If the plugin cannot determine a branch to push to (for example, it's run during the build of a feature branch), then it simply exits cleanly. Set require-branch to true if you would like it instead to fail the build. This is useful if you are limiting the plugin by other means (such as Buildkite's branches or if configuration) and want to make sure the plugin configuration is in sync.

files (optional)

This controls how files are handled by the rsync and git add process. There are two lists of files: the ignore and force add lists.

ignore (optional)

This list is for protecting remote files from being updated or deleted. For example, Pantheon git repositories include a file called pantheon.upstream.yml, which is the information Pantheon needs to find a site's upstream. Deleting this file can cause serious repercussions.

Each entry is resolved inside the remote repository's checkout. For example, if the remote has a file called secrets.txt in the repository, write secrets.txt even if your source-directory is a subdirectory of your project.

force-add (optional)

This list is for force-adding built assets (that is, ignoring any .gitignore rules that might be in place). For example, if your theme's CSS is built from Sass files, then you would typically have the CSS directory in your .gitignore file.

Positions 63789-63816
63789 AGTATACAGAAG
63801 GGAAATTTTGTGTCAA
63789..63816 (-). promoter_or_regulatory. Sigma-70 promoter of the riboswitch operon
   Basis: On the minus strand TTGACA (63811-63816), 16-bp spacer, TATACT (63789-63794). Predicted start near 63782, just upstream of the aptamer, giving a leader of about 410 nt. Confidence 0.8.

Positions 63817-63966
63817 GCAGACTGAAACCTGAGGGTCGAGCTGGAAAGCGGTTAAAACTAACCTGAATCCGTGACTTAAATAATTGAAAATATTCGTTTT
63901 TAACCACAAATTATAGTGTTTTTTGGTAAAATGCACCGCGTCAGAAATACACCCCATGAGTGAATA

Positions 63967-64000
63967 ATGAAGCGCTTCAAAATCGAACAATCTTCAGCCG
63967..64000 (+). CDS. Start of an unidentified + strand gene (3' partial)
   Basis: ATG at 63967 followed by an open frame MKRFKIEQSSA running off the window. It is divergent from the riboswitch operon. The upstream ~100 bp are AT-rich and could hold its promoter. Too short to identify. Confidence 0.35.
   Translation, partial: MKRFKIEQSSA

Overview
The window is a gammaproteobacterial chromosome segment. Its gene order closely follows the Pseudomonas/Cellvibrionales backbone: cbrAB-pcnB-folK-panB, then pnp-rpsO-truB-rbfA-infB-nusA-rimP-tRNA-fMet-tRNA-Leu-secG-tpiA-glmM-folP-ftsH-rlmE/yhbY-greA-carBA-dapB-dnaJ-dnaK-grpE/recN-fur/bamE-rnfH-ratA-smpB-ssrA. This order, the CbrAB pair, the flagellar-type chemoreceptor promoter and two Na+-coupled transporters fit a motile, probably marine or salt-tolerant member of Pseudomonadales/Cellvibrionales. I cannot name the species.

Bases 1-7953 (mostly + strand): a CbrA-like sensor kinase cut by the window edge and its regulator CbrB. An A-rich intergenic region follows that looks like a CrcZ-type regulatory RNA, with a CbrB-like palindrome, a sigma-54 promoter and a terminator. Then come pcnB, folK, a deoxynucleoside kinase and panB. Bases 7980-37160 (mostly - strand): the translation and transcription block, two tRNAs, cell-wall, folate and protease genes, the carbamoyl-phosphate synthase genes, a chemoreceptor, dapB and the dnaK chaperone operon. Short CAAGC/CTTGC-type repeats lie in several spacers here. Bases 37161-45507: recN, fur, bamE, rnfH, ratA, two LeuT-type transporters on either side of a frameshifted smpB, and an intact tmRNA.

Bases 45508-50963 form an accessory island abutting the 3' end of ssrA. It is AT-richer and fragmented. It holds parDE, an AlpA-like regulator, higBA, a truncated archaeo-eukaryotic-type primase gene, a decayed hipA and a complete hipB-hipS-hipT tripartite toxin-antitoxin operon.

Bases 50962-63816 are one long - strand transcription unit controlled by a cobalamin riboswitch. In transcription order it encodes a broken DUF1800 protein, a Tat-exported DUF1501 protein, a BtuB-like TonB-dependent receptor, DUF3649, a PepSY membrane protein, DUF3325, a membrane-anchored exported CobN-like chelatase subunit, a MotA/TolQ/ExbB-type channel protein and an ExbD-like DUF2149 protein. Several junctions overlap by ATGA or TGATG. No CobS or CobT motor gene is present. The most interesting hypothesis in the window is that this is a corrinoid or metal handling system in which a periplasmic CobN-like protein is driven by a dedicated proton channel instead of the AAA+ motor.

As with the ignore list above, entries in this list are resolved relative to the remote repository's checkout. This means that if you are pushing a subdirectory of your project, ignore that subdirectory name when adding entries to this list. For example, if you set the source-directory option to site, then to force-add site/css you would simply write css.

git (optional)

These options control the Git commit authoring process.

name (optional)

Sets the Git committer name to the specified value. By default, this is the value of git user.name as read from the Buildkite agent.

email (optional)

Sets the Git committer email to the specified value. By default, this is the value of git config user.email.

message (optional)

Overrides the Git commit message. By default, the commit message is derived from the pipeline slug, current branch, and build number.

ssh (optional)

Options controlling the behavior of SSH before the plugin performs any Git operations on its own.

keyscan (optional)

In some environments (such as Buildkite's Elastic CI Stack), agents may not have a trusted known_hosts file. In that case, this option can be used to obtain a host's SSH keys before performing a clone.

This should only be used if you trust the remote repository endpoint. When used incorrectly, this opens you up for man-in-the-middle attacks.

This option accepts two syntaxes:

  • HOST requests a keyscan of HOST using the default SSH port.
  • HOST:PORT - requests a keyscan of HOST using the specified PORT.

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Buildkite plugin to commit build artifacts to a remote repository